For 2023, the IRS brings significant increases to retirement plan contributions limits. This is great for savers out there, and I suppose one of the few bright spots from the high inflation numbers last year. I’ve said this before and I’ll say it again, we have a retirement crisis in this country so allowing people to save more in tax advantaged accounts will only help them in the long-term. This short summary will not address the provisions passed in SECURE ACT 2.0, as I will summarize important points in a later blog post.
Updated Contribution Limits
The contribution limits on all retirement accounts went up: IRA, Roth IRA, 401(k), 403(b) and SIMPLE IRA. Savers over 50 will still be eligible for a $1,000 catch-up allowance (Note – starting in 2024, this catch-up limit will automatically adjust for inflation). Health Savings Accounts (HSA) get a 5.5% increase from 2022. You are still able to make a $1,000 catch-up contribution to your HSA if you are age 55 or higher. I’ve said this before, and I’ll say it again – who knows why HSAs have to abide by a different age for catch-up contributions? I’m an advisor and have no clue. Oh well. We don’t write the rules – we just help you adhere to them.
In summary, you may contribute up to $6,500 to an IRA ($7,500 if you are age 50 or older). You may contribute $22,500 to an employer sponsored retirement account, i.e., 401(k), 403(b), or SAR-SEP ($30,000 if you are age 50 or older). To be eligible for the catch-up allowance of $7,500, you just need to turn 50 during this calendar year. If you are 49 today, yet turn 50 on December 31, you are eligible for the full catch-up provision for the entire year.
A breakdown of changes are as follows:
The defined contribution plan limits (401(k), 403(b)) increases from $61,000 to the lesser of $66,000 or 100% of compensation (this includes employee and employer contributions).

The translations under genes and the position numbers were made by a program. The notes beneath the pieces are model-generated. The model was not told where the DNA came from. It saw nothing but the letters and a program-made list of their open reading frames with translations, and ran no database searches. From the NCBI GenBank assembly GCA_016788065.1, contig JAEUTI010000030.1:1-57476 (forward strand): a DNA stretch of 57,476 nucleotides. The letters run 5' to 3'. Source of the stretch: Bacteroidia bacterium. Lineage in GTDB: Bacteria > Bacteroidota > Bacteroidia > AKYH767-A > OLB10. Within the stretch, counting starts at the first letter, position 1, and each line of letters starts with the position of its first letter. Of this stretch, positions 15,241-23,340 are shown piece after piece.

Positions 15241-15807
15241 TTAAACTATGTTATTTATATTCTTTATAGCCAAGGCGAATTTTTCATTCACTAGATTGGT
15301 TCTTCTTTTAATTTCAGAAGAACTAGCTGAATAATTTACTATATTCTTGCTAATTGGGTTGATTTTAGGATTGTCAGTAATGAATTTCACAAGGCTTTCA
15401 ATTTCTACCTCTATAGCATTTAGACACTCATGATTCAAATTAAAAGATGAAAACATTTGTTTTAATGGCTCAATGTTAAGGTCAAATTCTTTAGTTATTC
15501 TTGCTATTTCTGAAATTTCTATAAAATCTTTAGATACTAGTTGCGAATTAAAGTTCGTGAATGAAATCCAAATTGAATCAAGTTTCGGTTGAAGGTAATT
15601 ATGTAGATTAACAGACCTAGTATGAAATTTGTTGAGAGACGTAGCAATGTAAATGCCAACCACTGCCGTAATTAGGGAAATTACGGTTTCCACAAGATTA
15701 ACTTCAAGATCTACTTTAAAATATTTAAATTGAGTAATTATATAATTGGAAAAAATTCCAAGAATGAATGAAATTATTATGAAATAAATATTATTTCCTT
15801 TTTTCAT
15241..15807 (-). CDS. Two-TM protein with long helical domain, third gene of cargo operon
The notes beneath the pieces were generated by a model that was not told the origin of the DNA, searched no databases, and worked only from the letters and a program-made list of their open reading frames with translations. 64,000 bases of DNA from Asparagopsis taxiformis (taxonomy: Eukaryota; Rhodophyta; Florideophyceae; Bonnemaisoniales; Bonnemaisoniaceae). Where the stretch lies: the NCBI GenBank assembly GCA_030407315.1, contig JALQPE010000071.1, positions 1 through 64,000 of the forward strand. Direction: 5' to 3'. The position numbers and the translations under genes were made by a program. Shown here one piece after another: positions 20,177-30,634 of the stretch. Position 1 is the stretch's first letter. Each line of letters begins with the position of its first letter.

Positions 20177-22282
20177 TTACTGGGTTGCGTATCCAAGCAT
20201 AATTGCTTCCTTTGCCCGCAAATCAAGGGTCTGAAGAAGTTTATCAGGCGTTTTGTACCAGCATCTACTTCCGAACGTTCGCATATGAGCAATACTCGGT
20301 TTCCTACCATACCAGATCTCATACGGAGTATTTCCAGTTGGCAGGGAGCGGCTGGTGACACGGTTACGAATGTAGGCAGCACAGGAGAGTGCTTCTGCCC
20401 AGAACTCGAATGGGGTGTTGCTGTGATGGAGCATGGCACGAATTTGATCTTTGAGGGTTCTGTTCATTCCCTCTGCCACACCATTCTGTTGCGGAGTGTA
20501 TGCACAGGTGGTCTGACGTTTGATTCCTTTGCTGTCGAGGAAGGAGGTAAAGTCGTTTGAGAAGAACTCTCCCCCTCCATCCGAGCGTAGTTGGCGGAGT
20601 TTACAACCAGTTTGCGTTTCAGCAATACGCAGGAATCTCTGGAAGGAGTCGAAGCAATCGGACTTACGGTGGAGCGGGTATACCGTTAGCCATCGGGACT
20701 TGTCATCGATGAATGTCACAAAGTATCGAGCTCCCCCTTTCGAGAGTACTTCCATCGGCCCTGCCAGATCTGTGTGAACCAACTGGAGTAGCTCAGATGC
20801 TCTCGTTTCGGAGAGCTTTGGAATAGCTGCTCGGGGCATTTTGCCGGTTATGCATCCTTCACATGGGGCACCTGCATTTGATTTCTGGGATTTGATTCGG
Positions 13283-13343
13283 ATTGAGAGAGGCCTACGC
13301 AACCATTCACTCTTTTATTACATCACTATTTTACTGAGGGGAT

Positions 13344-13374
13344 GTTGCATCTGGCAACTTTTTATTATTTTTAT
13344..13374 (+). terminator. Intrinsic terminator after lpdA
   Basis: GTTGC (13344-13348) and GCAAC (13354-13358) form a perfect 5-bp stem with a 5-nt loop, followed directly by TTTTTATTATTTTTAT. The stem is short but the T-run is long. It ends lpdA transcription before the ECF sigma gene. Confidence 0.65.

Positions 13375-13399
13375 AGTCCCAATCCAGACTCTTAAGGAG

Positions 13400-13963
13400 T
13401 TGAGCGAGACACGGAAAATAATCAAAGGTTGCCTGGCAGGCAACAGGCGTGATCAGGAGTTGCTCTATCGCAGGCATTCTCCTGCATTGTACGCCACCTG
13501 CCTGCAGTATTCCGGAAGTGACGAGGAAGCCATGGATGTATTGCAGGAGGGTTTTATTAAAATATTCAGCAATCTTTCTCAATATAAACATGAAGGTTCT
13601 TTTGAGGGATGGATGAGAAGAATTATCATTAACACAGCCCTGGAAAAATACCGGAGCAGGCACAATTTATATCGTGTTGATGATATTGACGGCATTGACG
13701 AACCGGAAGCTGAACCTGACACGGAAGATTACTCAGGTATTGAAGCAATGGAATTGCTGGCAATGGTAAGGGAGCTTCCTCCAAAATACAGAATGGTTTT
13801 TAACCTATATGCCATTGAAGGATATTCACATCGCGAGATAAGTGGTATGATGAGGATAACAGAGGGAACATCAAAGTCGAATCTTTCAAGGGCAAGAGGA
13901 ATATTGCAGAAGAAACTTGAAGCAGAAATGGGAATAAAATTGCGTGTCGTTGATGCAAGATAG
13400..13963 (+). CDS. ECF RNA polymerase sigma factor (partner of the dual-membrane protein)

Health Savings Account Limits
I love Health Savings Account, and frankly, you should too. I view them as the best type of retirement account as you get a tax deduction on any contribution AND if invested, all the growth grows tax-fee (if used for healthcare expenses). See my latest blog on how to keep track of expenses: First Save. Then Invest. Decades Later, Reimburse. https://perkinswa.com/blog/health-savings-accounts-first-save-then-invest-decades-later-reimburse
Roth IRA Compensation Restrictions
The income phase-out range for making Roth IRA contributions has increased. Taxpayers with modified adjusted gross income (MAGI) under the lower end of the ranges shown below can make a full Roth IRA contribution. If you are in the range, you will only be able to contribute a portion of the $6,500 max. These limits do not apply to making Roth 401(k) contributions if your employer allows it.
If your income is too high for the year, consider a backdoor Roth IRA contribution. I do these for my high wage earning clients. It’s not much each year but over many decades, you can easily achieve many hundreds of thousands of dollars in tax-free monies which will likely lower your lifetime tax bill.
If you plan to save the max to your employer sponsored plan this year, be sure to review and potentially change your payroll deferral percentages. Also, if you turn the big five-zero this year, don’t forget about the catch-up provisions.
Happy New Year and Happy Savings!